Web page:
US Route 30 runs east-west all the way across the middle of Iowa, with a southwesterly dive toward Nebraska at the western end of the state. It's a more central route than even Interstate 80, which lies to the south; with the exception of the southwesterly dive at the western end of Iowa, US Route 30 spans the central row of Iowa's nine rows of counties. US Route 30 is instrumental in the transportation to, from, and around Cedar Rapids, Marshalltown, Clinton, Carroll, and Ames. US Route 30 first enters Iowa's western extent by crossing the Missouri River out of Blair, Nebraska. From there, US Route 30 continues east to an interchange with Interstate 29, where it bends northeast through Logan to Denison, in the Loess Hills region. At Denison, US Route 30 stops bending, and holds a steady, mostly straight eastward course like a good little even-numbered route. At Ogden, west of Ames, US Route 30 widens to a four-lane expressway. The expressway continues along the south sides of Ames, Marshalltown, Cedar Rapids, and the twin cities of Mount Vernon and Lisbon. After Mount Vernon and Lisbon, though, US Route 30 reverts to a two-lane highway until Iowa's eastern lobe carved by the Mississippi River. In that lobe is DeWitt, where US Route 30 joins the US Route 61 freeway south for a mile. US Route 30 emerges from the concurrency as another expressway, until just outside of Clinton. US Route 67 joins US Route 30 east into Clinton, but departs so that US Route 30 can cross the Mississippi River into Illinois.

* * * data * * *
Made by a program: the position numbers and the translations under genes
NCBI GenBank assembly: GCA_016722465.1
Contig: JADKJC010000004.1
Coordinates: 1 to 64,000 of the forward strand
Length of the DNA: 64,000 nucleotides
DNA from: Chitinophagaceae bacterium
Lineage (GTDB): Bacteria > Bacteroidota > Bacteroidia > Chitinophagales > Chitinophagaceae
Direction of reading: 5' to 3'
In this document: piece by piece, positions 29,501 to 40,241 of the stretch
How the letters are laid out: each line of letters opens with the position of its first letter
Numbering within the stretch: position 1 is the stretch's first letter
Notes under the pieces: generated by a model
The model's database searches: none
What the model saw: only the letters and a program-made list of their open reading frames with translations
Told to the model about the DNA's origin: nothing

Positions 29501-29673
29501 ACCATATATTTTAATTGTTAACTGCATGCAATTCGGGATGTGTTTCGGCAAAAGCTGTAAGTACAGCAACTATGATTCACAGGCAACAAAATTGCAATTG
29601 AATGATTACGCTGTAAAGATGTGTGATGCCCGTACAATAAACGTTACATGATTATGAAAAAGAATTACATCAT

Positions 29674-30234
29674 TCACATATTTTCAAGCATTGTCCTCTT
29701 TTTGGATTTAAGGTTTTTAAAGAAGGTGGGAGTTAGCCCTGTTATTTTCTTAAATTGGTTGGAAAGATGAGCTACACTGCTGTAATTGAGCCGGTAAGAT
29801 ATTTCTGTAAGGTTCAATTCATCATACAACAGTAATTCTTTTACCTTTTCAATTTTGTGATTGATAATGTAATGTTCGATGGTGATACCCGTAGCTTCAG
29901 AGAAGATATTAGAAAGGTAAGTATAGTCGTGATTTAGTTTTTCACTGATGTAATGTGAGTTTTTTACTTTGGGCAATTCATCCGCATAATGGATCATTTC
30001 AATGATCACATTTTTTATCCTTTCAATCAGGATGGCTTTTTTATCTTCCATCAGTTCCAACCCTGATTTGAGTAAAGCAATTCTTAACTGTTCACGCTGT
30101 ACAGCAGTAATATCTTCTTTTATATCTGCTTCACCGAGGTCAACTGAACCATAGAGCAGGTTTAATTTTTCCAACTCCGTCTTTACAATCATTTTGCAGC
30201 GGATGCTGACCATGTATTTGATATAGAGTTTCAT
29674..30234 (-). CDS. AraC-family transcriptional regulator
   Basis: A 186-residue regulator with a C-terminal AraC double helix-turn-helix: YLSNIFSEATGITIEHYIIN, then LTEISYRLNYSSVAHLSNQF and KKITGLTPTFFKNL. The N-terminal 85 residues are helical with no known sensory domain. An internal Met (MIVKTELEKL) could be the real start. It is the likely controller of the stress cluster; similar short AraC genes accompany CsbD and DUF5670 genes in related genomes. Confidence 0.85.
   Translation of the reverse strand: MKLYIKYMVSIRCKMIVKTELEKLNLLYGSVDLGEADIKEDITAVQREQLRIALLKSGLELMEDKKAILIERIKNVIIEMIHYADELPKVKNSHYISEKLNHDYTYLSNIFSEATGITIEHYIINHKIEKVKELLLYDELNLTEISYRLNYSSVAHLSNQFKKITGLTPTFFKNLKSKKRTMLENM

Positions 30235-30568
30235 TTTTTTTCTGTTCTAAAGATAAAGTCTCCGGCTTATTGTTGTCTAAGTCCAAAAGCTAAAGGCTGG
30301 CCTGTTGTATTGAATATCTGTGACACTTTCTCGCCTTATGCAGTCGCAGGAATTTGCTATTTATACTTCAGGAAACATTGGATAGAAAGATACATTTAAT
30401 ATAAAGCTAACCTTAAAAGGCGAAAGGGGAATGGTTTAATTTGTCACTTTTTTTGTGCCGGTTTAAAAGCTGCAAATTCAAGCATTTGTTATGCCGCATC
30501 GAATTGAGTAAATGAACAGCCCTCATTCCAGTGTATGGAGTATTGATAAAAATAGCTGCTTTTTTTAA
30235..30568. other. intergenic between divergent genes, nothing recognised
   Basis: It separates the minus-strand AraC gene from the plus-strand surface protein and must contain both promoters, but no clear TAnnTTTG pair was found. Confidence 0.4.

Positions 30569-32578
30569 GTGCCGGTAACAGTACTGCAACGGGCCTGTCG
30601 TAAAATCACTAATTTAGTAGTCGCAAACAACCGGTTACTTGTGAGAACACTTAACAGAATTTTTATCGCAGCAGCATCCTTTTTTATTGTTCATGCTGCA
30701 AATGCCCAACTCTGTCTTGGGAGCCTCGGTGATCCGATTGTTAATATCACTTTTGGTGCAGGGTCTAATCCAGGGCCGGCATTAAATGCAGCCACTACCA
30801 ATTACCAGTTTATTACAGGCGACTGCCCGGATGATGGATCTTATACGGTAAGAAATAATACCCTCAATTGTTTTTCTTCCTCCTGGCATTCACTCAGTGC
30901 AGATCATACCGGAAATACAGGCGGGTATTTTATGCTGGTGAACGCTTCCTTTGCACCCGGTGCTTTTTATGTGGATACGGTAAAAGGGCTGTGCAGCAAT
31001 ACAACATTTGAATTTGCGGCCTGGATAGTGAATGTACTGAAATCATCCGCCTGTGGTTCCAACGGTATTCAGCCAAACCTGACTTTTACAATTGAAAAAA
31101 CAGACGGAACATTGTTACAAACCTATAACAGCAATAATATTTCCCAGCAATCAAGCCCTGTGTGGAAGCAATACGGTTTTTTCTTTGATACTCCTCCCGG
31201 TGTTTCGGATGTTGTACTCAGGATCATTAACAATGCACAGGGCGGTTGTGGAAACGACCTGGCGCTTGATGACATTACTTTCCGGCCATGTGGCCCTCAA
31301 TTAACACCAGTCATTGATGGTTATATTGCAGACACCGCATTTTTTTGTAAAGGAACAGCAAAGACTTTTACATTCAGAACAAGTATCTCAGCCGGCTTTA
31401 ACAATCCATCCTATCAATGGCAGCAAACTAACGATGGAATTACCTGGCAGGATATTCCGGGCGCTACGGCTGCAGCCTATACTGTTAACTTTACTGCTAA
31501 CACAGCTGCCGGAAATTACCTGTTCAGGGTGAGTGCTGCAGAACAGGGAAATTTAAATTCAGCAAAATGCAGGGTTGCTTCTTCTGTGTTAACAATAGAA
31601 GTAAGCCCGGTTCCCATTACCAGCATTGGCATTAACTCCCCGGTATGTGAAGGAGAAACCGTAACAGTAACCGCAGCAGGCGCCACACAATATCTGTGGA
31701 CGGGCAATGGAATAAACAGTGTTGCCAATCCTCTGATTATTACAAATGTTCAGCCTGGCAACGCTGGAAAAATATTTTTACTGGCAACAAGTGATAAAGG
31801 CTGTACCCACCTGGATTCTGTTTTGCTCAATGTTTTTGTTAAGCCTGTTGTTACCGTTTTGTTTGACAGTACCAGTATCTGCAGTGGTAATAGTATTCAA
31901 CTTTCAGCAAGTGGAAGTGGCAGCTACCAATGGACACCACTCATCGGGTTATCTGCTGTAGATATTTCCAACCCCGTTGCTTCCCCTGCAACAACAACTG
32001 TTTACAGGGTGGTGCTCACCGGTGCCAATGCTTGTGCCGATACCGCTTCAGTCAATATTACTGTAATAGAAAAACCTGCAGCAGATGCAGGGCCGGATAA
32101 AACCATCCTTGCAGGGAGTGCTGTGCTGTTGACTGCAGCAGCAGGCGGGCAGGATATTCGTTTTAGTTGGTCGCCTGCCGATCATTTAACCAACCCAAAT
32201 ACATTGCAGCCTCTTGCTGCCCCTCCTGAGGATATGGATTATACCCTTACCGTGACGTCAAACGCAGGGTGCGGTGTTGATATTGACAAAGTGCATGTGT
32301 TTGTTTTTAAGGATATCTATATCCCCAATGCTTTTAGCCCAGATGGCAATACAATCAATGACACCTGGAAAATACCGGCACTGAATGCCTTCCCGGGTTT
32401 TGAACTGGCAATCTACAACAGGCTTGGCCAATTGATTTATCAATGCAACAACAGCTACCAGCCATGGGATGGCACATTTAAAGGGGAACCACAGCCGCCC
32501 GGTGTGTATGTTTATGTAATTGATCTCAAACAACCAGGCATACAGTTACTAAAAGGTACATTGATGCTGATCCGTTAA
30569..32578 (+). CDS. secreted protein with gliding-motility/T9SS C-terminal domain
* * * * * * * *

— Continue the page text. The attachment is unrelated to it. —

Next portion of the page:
My photo for US Route 30 in Iowa shows the westbound trailblazer for travelers leaving the intersection with Iowa Route 144. This is just west of Ogden, the town marking the western end of US Route 30's expressway portion. This photo was taken in September 2019 on the way home from northwest Iowa. Back to the Iowa main page. Back to the home page.